Music a part of the family
A huge part of my life is and has been music. From a young age, my earliest memories are associated with music that revolved around southern gospel songs in church and family reunions, as well as traditional country music.
Early on my dad was my major influence concerning music. We always went to church where singing was encouraged and supported by him and it wasn’t until junior high that we had a television (1961).
We always were listening to the radio or the phonograph. At school, I loved music. I still remember my sixth grade teacher in Aztec, having us do an operetta of Stephen Foster songs.
When we moved to Clovis, P.W. Richert introduced me to show tunes while in his choir at Marshall Junior High. In high school, choir director A.V. Wall taught us the more traditional/classical choral music. Six out of the seven Killough children successfully participated in the vocal music department in the Clovis Schools. Coincidentally, my brother Bill played a major role in the 1968 version of CHS’s production of “Oklahoma.”
In the early to mid-sixties, most all of us “baby boomers” fell in love with the tight harmonies and the progressive styles of groups like “The Beatles,” “The Beach Boys” and later “The Eagles.” We would often cruise to school, the YRB, or Hotel Clovis and enjoy the music of “The Fireballs,” “The Gents,” or “The Shy Guys.”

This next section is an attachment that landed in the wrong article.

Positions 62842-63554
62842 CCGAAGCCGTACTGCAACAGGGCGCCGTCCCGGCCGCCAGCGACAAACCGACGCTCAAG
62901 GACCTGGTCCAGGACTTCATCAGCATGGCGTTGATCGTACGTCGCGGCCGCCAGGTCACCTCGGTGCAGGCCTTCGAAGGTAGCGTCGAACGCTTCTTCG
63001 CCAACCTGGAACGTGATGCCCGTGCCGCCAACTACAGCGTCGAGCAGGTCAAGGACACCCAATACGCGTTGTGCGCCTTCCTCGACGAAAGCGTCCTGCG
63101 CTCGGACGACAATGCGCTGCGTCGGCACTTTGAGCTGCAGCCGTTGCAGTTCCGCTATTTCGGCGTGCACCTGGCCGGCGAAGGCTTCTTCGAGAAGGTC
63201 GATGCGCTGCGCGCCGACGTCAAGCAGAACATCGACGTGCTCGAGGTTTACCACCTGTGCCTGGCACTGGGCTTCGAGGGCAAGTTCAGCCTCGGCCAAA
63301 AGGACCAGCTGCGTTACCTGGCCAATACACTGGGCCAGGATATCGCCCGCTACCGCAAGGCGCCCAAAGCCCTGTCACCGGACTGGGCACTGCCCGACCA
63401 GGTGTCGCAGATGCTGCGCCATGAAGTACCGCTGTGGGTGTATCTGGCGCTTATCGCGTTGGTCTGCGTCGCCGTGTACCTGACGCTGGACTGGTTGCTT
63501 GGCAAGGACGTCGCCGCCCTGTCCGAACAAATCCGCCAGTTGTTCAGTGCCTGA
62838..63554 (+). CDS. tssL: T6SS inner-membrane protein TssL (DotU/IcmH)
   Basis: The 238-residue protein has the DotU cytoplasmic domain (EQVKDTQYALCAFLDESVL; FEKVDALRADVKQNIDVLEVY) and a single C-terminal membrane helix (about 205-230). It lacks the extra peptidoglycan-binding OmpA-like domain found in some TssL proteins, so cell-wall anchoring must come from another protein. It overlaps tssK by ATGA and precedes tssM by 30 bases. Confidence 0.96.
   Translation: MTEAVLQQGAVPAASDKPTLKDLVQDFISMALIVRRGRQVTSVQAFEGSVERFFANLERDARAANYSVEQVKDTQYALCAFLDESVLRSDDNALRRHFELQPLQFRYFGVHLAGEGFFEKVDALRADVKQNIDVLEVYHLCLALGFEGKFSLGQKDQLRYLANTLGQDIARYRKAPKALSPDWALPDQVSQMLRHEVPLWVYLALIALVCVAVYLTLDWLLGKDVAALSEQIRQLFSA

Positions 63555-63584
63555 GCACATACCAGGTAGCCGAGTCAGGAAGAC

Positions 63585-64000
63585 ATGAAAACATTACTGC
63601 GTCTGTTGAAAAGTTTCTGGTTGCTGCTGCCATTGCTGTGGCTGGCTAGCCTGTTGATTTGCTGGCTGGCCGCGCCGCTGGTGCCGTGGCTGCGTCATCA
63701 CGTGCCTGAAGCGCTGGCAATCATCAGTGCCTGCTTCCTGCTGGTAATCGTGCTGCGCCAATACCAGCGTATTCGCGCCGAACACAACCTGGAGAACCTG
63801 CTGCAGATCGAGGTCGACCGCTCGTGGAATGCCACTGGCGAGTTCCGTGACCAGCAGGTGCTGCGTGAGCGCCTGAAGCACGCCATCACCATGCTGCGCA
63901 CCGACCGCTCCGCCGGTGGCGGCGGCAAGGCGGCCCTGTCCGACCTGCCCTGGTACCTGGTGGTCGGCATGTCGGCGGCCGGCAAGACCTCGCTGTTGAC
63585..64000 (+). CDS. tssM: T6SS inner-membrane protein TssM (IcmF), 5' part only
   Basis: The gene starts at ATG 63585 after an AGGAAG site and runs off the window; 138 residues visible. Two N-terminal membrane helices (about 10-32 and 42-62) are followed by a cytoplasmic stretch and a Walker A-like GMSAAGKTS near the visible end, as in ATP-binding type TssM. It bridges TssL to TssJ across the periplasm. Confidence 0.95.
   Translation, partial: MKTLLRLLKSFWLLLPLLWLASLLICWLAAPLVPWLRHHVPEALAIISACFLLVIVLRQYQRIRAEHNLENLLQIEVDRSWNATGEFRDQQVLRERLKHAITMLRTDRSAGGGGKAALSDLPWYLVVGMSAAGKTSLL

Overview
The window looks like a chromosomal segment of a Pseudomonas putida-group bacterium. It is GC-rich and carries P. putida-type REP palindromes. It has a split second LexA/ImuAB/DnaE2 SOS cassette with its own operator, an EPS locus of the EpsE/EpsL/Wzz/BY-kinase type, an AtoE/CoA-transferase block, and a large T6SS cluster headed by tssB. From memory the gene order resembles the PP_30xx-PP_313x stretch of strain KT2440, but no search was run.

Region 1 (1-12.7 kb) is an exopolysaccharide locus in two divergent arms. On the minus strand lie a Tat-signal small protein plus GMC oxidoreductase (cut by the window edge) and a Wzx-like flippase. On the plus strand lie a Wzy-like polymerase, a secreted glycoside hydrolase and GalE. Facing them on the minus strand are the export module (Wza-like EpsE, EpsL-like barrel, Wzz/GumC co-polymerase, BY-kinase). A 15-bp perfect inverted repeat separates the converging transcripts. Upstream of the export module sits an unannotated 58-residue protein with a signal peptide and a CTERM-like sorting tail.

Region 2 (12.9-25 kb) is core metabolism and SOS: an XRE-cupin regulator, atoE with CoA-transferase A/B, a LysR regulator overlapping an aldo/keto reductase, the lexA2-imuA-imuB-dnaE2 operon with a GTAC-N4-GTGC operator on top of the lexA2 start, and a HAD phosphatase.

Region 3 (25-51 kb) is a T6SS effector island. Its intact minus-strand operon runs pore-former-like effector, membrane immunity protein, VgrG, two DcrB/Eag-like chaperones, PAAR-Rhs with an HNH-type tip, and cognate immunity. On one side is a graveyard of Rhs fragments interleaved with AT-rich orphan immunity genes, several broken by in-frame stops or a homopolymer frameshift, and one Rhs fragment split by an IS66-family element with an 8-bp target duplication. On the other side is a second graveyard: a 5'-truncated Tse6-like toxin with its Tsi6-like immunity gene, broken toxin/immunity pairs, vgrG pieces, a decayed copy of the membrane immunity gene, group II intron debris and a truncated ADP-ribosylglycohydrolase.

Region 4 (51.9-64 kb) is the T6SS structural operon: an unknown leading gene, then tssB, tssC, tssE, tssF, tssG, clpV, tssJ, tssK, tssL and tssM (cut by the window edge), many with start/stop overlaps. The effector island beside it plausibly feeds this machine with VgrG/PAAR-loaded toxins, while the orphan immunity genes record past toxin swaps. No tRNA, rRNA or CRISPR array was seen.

After I began teaching at CHS in 1970, I learned the major guitar chords from Mac Mitchell and James Stanfield. I loved playing in garage bands, music festivals and school programs with people like Jana and James Stanfield and most importantly, Lonnie Crowder.
I enjoyed sponsoring the dances at the YRB during the seventies because not only did I like the kids, I loved the music of the live bands and the DJ’s as well.
There is always a song in my heart. If I’m not singing it to the torment of students and colleagues, I’m playing music trivia with it.
I’m most proud that my kids love music and became musicians. Jay, an accomplished guitarist, plays at weddings, coffee houses and programs at Texas Tech. Kara played tenor sax in the “UNM Soundpact” and in a top-rated “ska” band in Albuquerque for three years. I have talented nieces and a nephew who have made music either their vocation or their avocation.
I believe wholeheartedly in music therapy. No matter what emotional state I’m in, there is a style of music that can change a mood or reinforce a feeling. I can get serenity, inspiration, tranquility, joy, warmth or energy just by playing a CD, DVD or going to a live performance. How powerful is that? Thank you, Daddy.
Weldon Killough is the Gifted and Talented Facilitator at Clovis High School.